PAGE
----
LOC is mainly a measure of cost and effort, not of productivity.  A million-LOC program almost certainly took more effort to build, and will take more effort and cost to maintain than a 100K LOC program.  But as long as the 100K LOC program can do everything the million-LOC one does, the 100K LOC programmers would be the more productive group even if they coded 1/3 the LOC per day.

T. Norman
Thursday, May 06, 2004

Norman, I'm assuming you don't write million-LOC program to do the job 100K-LOC one can do. Neither do I, or, I believe, other posters, so I don't understand why this point gets brought up over and over again.

When asking this question I was thinking professionals with appropriate degree and several years of experience, not self-taught VB/PHP people coding in "stream of conscience" pattern. Sorry if I haven't made it clear enought.

In my experience, trivial code written by qualified professionals tends to be very similar and roughly of the same volume. But the time it takes them to crank that "same" code out can be quite different (much due to the time they spend debugging).

In much-acclaimed "Fact and fallacies of software enginering" Robert Glass urges you to estimate project volume in LOC. My estimation accuracy improved since I started doing it, so for me LOC has been anything but a useless metric.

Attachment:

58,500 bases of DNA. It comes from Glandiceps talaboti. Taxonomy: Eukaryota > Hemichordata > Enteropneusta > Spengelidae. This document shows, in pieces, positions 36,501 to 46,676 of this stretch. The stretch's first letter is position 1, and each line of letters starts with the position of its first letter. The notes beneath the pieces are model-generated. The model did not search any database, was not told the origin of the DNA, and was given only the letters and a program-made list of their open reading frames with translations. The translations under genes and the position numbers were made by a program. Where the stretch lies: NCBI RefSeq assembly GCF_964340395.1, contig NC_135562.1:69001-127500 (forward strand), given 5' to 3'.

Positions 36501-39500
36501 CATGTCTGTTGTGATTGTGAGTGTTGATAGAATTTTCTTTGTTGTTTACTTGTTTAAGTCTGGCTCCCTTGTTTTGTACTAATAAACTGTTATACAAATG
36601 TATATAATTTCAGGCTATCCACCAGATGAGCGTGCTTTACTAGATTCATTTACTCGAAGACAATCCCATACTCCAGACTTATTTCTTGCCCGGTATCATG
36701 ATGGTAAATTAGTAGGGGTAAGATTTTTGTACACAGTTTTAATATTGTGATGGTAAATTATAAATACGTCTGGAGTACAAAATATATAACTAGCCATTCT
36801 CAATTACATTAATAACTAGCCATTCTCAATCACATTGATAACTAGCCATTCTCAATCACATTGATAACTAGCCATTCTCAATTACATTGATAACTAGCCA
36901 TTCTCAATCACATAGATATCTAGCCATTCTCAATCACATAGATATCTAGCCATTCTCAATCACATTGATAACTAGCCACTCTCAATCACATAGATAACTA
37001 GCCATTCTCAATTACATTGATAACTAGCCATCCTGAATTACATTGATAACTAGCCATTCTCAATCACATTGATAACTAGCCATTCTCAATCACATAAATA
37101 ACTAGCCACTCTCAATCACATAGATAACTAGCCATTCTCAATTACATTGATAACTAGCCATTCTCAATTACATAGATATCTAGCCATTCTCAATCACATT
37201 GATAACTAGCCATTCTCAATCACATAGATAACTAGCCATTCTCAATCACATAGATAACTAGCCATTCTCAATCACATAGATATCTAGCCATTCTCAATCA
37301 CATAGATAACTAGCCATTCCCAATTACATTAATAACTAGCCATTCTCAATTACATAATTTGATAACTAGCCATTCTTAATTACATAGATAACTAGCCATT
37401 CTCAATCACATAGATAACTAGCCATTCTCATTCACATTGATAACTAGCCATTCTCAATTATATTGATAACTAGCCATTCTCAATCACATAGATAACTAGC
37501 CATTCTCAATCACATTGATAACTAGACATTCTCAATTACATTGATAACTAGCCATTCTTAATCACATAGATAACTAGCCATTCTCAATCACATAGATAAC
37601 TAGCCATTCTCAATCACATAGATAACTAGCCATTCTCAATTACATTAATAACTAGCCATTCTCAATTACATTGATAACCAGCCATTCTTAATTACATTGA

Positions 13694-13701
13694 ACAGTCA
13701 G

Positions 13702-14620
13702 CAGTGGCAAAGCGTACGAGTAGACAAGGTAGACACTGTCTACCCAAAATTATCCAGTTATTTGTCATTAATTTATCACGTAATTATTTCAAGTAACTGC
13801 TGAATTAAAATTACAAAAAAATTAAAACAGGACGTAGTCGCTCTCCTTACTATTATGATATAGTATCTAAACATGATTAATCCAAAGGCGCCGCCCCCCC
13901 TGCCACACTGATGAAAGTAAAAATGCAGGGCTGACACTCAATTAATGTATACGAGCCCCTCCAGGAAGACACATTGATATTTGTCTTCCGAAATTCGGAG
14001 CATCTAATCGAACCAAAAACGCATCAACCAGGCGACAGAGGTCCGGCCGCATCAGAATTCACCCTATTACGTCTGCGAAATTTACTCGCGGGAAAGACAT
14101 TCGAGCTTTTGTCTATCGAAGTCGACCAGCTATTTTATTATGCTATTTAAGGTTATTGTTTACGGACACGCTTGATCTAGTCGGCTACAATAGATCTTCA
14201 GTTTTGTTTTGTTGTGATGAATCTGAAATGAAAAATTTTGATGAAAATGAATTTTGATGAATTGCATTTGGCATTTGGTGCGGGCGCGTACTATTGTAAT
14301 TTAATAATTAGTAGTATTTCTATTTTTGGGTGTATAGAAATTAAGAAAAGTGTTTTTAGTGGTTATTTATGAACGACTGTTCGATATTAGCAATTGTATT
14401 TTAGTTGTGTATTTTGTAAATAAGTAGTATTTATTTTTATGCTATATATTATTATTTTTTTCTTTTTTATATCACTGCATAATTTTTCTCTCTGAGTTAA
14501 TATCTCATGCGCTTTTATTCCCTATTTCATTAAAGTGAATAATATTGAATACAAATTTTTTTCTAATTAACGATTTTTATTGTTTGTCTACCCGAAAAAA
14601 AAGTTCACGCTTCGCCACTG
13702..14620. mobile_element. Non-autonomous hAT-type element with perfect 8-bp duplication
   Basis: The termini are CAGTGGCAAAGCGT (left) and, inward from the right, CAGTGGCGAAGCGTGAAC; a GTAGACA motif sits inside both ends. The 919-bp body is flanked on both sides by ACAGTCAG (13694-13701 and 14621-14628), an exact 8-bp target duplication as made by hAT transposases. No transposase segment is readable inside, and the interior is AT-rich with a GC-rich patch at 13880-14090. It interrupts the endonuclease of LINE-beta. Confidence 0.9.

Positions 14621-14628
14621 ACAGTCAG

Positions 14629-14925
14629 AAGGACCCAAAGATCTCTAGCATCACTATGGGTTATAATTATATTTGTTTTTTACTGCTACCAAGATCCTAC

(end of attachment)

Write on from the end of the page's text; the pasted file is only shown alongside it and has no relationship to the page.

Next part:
Egor
Friday, May 07, 2004

"project volume" had to be "schedule", sorry.

Egor
Friday, May 07, 2004

I just tripled my productivity by using minimal-character-length variables!

a
Friday, May 07, 2004

Egor, LOC is a function of the size of the existing codebase (complexity), not a straight linear measurement. It takes far longer to put in and debug 100 LOC in a convoluted, complicated system than to do the first 100 LOC in a new app.

Or if that's what you meant by "trivial app", realize that not everyone here works on trivial apps, so answers to your question are meaningless.

Ron
Friday, May 07, 2004

43

.NET Developer
Friday, May 07, 2004

They're changing the Oscars next year. Top writer award goes to the guy whose script was longest. Top actor award to the tallest actor.

Steven
Saturday, May 08, 2004

Actually, there's a good chance that the Oscars might go to better films and actors if they made that change...

Chris Nahr
Sunday, May 09, 2004